by Ron Ianieri | May 26, 2010 4:04 am
In a recent article, we discussed the two basic ways of hedging your long stock position.
We talked about the premium collection way, which was selling calls to bring money in to help offset any loss we would have if the stock started to trade down. The advantages of this form of hedging are that we do not have to put out any money to do it and our downside coverage picks up immediately.
The disadvantage is that our position is only covered as far down as the premium collected. If the stock trades down further than that, we lose dollar for dollar as far down as the stock may go, so this is a minimum coverage hedging strategy.
The other form of hedging is the premium outlay way, which is to buy puts. Here, we would be putting out money in order to make the purchase of the put. Besides the obvious disadvantage of having to come up with additional money, the protection you purchased does not pick up immediately. The stock will have to drop, and you will have to absorb some loss before the put really kicks in and stops the bleeding.
The advantage, however, is that, once the put kicks in, it gives you full protection from that point (the point of maximum loss) down to zero in the stock. In this way, you can fix your potential maximum loss to a predetermined amount, so this is a maximum protection strategy.
Without too much thought, one can see the advantage of the protective put strategy in a market that trades down fast and hard with seemingly no bottom in sight.
The problem is, when the market trades down like that, implied volatility increases, sometimes dramatically, as we have recently seen. When implied volatility increases, the prices of all options, both puts and calls, increase. The more the market trades down, and the faster it does so, the more volatility increases. The more volatility increases, the more expensive protection gets until it reaches the point of becoming prohibitive.
At this moment, you might say that the covered call strategy is the better choice because you are selling options and the high volatility level will play in your favor, as you will collect more premium from the sale of the calls as opposed to having to lay out additional money, potentially a prohibitive amount, in order to buy puts.
The only problem is that if the market is trading down that hard and that fast, you really NEED the maximum protection that the protective put strategy offers. So, with option prices so expensive during this type of sell-off, the dilemma becomes quite apparent.
Think about the problem for a second. With a quicker, more aggressive sell-off, you want the protection that the protective put strategy offers, but you do not want to pay too much for it. There is a point where insurance becomes too expensive. It would be a different story if there was some way to finance the cost of the put.
Well, there is. We can combine the strategies and sell a call too, thereby bringing in premium that can be used to offset the premium laid out for the purchase of the put. Suddenly, the maximum protection that seemed so expensive is completely affordable.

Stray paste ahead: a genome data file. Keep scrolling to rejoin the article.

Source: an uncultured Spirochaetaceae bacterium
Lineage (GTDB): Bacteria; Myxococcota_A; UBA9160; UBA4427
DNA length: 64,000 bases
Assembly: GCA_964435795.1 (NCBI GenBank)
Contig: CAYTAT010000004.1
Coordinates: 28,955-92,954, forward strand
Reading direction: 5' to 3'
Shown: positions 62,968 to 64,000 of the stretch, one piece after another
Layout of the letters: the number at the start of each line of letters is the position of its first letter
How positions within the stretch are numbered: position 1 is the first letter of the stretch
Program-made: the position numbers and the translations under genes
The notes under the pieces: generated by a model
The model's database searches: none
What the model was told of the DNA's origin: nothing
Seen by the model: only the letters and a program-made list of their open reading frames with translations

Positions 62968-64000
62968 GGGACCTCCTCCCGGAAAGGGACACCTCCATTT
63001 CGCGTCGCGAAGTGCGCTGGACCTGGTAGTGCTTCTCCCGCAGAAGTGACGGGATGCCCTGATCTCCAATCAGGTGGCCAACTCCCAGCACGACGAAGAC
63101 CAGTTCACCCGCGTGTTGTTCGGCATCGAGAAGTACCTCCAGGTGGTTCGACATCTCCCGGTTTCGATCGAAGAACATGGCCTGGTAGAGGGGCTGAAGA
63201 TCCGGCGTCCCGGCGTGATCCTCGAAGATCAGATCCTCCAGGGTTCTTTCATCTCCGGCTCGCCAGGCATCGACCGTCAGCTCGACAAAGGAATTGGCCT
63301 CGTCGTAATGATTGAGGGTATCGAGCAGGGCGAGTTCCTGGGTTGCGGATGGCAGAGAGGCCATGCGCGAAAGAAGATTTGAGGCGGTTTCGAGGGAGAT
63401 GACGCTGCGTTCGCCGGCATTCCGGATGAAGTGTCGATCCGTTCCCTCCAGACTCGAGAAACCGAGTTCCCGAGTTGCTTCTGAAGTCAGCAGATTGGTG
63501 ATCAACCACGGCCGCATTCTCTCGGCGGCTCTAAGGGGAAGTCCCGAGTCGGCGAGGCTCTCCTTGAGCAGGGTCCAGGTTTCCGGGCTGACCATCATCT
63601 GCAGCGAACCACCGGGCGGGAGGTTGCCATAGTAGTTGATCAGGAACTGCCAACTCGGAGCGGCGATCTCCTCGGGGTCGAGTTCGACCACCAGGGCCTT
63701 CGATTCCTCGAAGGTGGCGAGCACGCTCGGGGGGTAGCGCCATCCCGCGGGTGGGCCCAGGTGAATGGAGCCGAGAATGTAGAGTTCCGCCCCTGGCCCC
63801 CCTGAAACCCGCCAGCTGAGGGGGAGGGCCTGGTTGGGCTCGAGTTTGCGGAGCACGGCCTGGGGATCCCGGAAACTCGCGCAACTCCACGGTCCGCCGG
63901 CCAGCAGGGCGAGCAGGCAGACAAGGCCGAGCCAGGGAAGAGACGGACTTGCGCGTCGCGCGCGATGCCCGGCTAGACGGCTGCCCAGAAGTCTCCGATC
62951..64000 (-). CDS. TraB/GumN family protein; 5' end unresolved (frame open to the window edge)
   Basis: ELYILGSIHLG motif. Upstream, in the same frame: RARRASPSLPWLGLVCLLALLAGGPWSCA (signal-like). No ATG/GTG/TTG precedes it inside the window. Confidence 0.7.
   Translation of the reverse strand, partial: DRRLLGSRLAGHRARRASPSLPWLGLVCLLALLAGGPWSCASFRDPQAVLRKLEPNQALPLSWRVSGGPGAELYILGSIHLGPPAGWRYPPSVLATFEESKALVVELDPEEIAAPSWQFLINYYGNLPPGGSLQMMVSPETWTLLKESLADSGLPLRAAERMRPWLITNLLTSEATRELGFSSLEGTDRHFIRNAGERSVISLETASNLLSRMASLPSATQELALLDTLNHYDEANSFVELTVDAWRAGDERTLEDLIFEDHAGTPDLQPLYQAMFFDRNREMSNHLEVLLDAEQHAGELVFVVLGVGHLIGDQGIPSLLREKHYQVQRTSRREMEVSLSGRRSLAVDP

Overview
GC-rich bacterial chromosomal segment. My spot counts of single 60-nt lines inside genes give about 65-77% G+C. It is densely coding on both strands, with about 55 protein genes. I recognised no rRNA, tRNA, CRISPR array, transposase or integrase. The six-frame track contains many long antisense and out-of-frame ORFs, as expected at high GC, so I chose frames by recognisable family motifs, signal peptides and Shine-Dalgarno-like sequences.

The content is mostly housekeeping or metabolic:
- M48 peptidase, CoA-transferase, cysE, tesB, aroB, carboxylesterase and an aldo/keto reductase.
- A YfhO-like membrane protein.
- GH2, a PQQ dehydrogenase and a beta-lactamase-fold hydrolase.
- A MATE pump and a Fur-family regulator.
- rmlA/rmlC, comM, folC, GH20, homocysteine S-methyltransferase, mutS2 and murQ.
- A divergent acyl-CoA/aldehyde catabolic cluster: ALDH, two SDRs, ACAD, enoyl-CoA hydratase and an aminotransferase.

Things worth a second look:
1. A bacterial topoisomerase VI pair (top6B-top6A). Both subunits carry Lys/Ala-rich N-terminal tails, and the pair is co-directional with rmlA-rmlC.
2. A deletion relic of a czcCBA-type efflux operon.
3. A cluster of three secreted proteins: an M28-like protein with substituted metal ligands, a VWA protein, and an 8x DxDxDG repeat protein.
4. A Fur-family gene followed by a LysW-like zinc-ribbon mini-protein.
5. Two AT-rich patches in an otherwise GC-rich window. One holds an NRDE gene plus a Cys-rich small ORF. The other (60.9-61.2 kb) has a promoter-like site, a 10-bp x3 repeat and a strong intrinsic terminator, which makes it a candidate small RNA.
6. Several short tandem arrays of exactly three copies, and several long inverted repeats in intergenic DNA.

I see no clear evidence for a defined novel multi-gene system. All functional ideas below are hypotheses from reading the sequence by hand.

This combination of the covered call strategy and the protective put strategy is called a collar, and is ideal for obtaining maximum protection at a minimal price.
A collar is constructed by being long 100 shares of stock, long one put (normally out of the money), and short one call (also normally out of the money). The 1-to-1 ratio is necessary to create the collar.
For the option gurus out there, the collar is synthetically equivalent to the bull spread. But, for you option laymen, the collar is a perfect protection strategy for high-volatility, high-risk situations.
Let’s take a look at how it would work.
Say, for instance, you own Research In Motion Limited (NASDAQ: RIMM), and it is trading at $57.60. You purchased it much cheaper and you wish to protect your profits. But this sell-off has been very aggressive and implied volatility has spiked considerably.
Your first instinct is to buy some puts. The RIMM July 55 Put, however, is trading for $3.75, which is pretty expensive. If the stock were to hold here or go up, the loss in the put would be a relatively high percentage loss in a relatively short amount of time. In this sense, the put may be prohibitive in price.
So, you take a look at the RIMM July 60 Call, which is trading at $3.60. If you sell that call, then you generate $3.60 in proceeds, which would offset your capital outlay for the put purchase. Suddenly, the put is very, very affordable. You only have to reach into your pocket for 15 cents. Sometimes, collars can even be put on for credits.
Now, you have obtained your maximum downside protection for a minimal cost. The protection kicks in very quickly and extends down to zero on the stock.
There is, of course, a cost to putting on the collar. In order to obtain your maximum protection for a minimal price, you have given up your potential unlimited upside profit that you would have if you simply purchased the put and did not sell the call. The thought process here, though, is that if the sell-off is so serious that you feel it necessary to purchase puts for downside protection at this high level of volatility, the odds of the stock skyrocketing back up are probably minimal. So the unlimited upside potential is probably not necessary at this juncture compared to the need for the maximum downside protection.
Our position has full downside coverage for a minimal price. Our cost is mainly an opportunity cost in that we have given up our unlimited potential upside profit by selling calls to finance the puts we purchased. But, at times like these, giving up a potential upside gain is well worth the need to protect what we already have. At times like these, the collar is king!
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